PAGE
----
The Ocotillo (Fouquieria splendens) is a desert plant of the Sonoran and Chihuahua desert. It can be found in the Southwest corner of the United States in Texas, New Mexico, Arizona, Nevada, and California. The Ocotillo prefers rocky and sandy soil that drains quickly from sea level up to nearly 7,000 feet.
Despite its thorny armor and desert address, the Ocotillo is not a cactus, but rather a distant relative of the blueberry and tea plants.
The Ocotillo is easily recognizable for its tall thin branches that resemble an exotic coral. It is sometimes called coachwhip, Jacob’s staff, vine cactus, and Flaming Sword for the bright red flowers that only grow on the plant’s tips.
Like other desert dwellers, the Ocotillo survives by limiting moisture loss by having small waxy leaves. Thorns surround the leaves to discourage all but the hungriest animals like Big Horn Sheep and White Tail Deer.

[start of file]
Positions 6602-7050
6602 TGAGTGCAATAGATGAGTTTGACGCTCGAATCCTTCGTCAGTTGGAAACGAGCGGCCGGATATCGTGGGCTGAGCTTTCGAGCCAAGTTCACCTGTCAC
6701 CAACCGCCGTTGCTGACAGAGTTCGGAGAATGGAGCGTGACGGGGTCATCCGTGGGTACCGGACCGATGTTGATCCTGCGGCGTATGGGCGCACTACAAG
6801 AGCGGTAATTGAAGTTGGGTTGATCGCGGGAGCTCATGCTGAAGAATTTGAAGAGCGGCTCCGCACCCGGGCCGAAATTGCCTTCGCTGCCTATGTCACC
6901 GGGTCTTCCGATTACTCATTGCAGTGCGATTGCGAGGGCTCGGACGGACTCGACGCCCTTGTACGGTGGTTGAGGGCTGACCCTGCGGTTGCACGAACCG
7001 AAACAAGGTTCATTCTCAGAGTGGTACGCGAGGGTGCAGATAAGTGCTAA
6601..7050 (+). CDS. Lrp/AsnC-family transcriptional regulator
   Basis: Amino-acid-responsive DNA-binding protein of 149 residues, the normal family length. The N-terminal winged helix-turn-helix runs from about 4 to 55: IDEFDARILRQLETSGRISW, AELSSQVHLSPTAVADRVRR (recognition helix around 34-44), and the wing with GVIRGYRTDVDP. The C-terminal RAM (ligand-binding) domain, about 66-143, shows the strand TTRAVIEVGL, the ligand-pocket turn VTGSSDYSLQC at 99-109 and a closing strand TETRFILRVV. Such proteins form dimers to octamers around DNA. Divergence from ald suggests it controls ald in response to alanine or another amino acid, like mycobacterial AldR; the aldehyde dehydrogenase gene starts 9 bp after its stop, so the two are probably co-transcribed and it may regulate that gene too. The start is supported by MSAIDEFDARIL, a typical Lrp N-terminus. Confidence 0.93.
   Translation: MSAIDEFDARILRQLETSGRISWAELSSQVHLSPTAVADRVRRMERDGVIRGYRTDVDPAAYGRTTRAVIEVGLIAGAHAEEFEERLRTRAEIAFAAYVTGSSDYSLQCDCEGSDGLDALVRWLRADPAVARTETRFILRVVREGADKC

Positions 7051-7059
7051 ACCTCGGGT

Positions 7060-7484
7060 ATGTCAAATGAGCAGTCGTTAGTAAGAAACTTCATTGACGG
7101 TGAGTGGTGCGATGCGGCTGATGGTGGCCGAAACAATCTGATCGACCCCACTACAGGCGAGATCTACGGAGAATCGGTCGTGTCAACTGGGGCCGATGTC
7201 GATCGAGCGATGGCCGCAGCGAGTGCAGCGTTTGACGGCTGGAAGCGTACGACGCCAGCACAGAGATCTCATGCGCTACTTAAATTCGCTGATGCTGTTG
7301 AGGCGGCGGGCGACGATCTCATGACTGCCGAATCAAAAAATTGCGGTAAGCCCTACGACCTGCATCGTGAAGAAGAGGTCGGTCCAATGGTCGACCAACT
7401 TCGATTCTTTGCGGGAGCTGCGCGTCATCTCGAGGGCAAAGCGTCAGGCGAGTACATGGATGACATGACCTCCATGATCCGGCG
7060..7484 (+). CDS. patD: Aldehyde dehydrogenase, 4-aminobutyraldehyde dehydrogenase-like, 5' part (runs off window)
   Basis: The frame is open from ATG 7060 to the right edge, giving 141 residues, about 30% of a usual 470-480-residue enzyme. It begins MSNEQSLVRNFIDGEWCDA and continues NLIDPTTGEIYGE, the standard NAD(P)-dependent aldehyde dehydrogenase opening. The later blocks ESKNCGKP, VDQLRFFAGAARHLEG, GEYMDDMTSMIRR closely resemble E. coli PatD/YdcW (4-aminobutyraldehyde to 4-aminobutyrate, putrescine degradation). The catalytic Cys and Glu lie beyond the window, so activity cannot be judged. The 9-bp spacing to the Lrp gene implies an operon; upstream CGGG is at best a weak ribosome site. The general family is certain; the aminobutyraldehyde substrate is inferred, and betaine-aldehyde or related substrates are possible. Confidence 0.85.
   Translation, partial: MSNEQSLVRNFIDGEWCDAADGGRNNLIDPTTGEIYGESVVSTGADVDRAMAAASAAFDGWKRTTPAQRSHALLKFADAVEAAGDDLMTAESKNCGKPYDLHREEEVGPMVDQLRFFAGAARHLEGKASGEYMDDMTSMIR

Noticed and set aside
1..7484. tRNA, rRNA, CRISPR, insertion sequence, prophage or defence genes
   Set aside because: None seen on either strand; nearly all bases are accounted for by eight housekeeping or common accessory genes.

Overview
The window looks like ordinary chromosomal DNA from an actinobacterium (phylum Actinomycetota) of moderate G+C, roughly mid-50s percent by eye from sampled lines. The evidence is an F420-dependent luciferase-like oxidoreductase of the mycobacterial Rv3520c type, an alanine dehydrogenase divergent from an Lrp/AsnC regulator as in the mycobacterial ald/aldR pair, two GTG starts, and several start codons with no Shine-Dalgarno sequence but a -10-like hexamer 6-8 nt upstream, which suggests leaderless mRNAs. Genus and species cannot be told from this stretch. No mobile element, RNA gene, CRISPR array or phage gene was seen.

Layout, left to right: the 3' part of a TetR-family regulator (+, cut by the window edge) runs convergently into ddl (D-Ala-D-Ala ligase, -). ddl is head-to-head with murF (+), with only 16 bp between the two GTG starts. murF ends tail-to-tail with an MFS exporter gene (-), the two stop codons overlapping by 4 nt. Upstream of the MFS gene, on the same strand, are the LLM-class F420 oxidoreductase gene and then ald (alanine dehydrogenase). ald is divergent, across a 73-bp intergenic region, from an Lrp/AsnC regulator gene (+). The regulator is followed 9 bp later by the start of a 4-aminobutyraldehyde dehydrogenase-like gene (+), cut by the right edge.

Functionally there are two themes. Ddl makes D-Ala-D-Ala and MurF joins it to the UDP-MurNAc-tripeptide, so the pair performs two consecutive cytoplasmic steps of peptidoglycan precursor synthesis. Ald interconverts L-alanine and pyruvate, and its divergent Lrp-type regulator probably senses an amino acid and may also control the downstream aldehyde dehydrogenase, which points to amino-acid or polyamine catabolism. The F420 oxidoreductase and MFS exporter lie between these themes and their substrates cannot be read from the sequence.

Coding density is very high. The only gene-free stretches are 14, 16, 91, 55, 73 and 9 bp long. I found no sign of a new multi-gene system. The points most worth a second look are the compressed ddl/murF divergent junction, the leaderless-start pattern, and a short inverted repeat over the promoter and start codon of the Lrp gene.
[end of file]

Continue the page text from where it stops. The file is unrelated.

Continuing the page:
Most of the year the Ocotillo looks dried and lifeless while it lays dormant until rainfall comes in spring and the Summer Monsoon season occurs. Once water is available the Ocotillo quickly grows its leaves and the flowers bloom.
This annual burst of life just so happens to coincide with hummingbirds’ migration that is mutually beneficial for the plant and the traveling birds.
While on layover the hummingbirds get to rest and drink the nectar and help enable the Ocotillo’s reproduction by pollinating neighboring plants.
An Ocotillo may sprout and lose its leaves up to five times in a year as rain showers come and go. Once the soil dries out, the leaves fall off and the plant goes mostly dormant again.
Besides feeding pollinators the Ocotillo has long been used by humans for a variety of medicinal treatments, food, and building material.
The red flowers can be eaten as is or used in medicinal teas to address a variety of internal disorders. Native Americans also use the flowers and roots over fresh wounds to slow bleeding, pain, and inflammation. Other preparations are said to alleviate coughing, achy limbs, varicose veins, urinary tract infections. After the flowers drop off the seeds can be harvested, pounded, and eaten as a porridge.
When planted close together the Ocotillo forms a living wall whose thorns provide extra protection to keep out unwanted visitors on two and four feet with the added bonus of beautiful red flowers blooming throughout the year.